If the plans of the Brazilian food giant JBS go ahead, Basque gastronomy will soon be known for something more than just marmitako, pil pil cod or txangurro. His name will become associated with lab-grown beef. That’s right. What the multinational wants to create in Gipuzkoa is the largest plant in the world dedicated to this type of food, capable of producing up to 4,000 metric tons of beef each year in the medium term.
They are not desires, nor intentions. The project has already started.
A cultured meat macroplant? Exact. JBS, a giant in the sector, considered the largest producer of beef on the planet, has set its sights on San Sebastián to build a macro-plant dedicated to the production of laboratory-grown protein. And not just anyone. He wants to promote the largest factory of its kind, an installation that will be built on a 20,000 m2 piece of land, will create 150 jobs and will cost 41 million dollars, about 38 million dollars.
Do we know anything else about the project? Yes. That it will be their first commercial-scale plant to produce lab-grown meat, that if all goes as planned it will be ready by mid-2024 and that the goal is to generate more than 1,000 metric tons of beef per year. That from the outset, of course, because in the medium term it wants to reach 4,000 metric tons. With such figures, the Brazilian firm claims that it will be the largest plant of its kind in the world.
Bloomberg goes a little further and details that the factory, which will be built in San Sebastián, will be owned by the cultured meat products company BioTech Foods, based in the Basque Country and in which JBS has a 51% stake. The operation that allowed the Brazilian multinational to take control of BioTech was closed in 2022 and already then it was announced that it aspired to promote a large factory with an investment of 41 million dollars.
What is that cultured meat thing? BioTech Foods, created in 2017 and which already operates a pilot plant in the San Sebastián Technology Park, claims to be one of the first biotechnological business projects focused on the development of cultured meat. The concept may be striking, but it has little new and starts from a simple approach, at least on paper: obtain pieces of meat without damaging cattle and in a profitable and sustainable way.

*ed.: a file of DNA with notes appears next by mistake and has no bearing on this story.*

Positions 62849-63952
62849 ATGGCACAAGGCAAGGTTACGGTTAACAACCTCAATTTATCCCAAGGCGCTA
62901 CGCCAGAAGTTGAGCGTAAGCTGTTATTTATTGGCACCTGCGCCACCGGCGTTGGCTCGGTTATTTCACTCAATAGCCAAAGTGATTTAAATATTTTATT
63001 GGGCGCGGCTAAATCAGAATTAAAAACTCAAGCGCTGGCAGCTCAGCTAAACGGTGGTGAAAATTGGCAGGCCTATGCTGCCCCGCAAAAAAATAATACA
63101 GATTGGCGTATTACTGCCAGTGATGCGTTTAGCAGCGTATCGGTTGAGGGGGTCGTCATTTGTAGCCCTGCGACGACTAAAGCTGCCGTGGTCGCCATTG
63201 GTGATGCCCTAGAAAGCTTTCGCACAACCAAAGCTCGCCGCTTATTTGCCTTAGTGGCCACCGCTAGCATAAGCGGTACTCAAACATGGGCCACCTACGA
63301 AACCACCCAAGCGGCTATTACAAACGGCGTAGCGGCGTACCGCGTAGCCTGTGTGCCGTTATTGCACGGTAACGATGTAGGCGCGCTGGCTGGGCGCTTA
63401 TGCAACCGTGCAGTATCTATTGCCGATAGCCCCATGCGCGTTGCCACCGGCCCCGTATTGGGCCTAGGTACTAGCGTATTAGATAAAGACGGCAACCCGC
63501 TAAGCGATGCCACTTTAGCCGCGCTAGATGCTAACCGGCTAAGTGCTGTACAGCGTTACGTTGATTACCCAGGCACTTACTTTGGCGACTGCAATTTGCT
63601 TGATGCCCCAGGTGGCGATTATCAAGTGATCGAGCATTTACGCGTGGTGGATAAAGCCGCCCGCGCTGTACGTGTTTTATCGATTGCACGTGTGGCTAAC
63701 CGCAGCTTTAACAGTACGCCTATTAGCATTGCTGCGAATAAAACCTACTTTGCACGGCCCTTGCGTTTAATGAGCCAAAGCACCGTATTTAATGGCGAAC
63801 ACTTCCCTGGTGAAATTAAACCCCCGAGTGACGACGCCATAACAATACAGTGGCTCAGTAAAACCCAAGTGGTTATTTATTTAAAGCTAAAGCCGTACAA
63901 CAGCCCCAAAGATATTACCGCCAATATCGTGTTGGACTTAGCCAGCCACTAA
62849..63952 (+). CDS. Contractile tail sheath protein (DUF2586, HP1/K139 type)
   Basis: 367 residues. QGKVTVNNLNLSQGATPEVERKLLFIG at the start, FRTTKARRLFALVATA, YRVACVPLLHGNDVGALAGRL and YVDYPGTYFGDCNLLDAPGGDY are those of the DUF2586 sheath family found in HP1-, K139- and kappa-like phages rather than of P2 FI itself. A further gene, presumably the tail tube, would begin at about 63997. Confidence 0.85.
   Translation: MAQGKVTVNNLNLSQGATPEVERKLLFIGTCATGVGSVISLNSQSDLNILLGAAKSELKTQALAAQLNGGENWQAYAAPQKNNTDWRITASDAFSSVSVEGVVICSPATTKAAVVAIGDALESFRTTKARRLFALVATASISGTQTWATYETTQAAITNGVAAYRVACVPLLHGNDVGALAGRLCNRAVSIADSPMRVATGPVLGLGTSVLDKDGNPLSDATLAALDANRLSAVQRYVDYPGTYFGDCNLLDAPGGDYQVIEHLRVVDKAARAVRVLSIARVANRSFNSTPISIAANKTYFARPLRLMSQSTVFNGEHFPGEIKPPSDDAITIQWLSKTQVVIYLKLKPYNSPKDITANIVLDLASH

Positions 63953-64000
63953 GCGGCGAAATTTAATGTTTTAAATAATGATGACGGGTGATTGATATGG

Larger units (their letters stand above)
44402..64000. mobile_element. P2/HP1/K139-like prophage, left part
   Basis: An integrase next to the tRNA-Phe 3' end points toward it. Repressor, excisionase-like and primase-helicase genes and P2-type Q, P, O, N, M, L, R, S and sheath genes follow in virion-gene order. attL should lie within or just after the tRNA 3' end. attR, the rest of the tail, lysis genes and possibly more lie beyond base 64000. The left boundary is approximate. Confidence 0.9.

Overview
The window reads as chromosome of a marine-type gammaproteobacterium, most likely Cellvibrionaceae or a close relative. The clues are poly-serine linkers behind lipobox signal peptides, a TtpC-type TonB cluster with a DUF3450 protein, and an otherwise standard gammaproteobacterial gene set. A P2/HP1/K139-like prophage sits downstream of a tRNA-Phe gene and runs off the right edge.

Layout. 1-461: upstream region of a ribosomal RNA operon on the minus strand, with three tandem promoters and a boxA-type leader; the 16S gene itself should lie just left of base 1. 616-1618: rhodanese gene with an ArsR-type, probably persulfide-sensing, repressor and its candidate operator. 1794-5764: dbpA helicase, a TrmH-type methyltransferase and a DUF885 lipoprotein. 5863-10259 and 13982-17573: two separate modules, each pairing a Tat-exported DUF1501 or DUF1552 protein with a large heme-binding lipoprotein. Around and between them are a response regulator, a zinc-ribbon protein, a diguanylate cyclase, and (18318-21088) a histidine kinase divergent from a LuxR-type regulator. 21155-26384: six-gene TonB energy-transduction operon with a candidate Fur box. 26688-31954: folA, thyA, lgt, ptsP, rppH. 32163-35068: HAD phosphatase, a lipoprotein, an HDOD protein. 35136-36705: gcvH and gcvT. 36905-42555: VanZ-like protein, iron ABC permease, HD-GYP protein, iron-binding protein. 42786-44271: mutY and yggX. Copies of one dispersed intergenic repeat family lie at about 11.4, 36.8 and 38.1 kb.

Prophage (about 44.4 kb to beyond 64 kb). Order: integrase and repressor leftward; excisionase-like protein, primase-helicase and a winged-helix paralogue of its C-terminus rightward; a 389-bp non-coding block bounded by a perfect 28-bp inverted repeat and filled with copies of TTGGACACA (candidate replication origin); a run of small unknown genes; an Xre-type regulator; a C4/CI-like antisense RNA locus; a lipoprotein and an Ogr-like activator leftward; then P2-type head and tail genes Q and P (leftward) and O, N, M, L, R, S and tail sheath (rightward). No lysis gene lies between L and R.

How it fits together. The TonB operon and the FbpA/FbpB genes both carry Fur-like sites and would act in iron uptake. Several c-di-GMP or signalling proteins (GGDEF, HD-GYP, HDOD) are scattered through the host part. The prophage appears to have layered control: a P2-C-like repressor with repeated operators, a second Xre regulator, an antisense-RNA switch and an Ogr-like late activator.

As? BioTech Foods summarizes it clearly on its website: muscle cells are extracted from animals and cultivated, subjected to basic temperatures and nutrients to end up obtaining “meat similar to minced meat, with which we can make delicious and nutritious Nuggets, hamburgers, sausages…” The Basques are not the only ones exploring this process. One of its great references is in fact the Israeli company Future Meat, which has been ensuring for some time that it can produce cultured meat on an industrial scale.
What is the OBJETIVE? What JBS aspires to is to diversify its offer and position itself in the market. On the table he has figures that encourage him to do so. Our World in Data estimates that global meat production has more than tripled over the last 50 years and the FAO forecasts that global demand for animal protein will increase significantly by 2050.
With this backdrop, JBS emphasizes the potential of meat from laboratories. “Given the challenges imposed on global supply chains, cultured protein has the potential to stabilize food security and global protein production,” stresses Íñigo Charola, from BioTech.
Cover image: JBS
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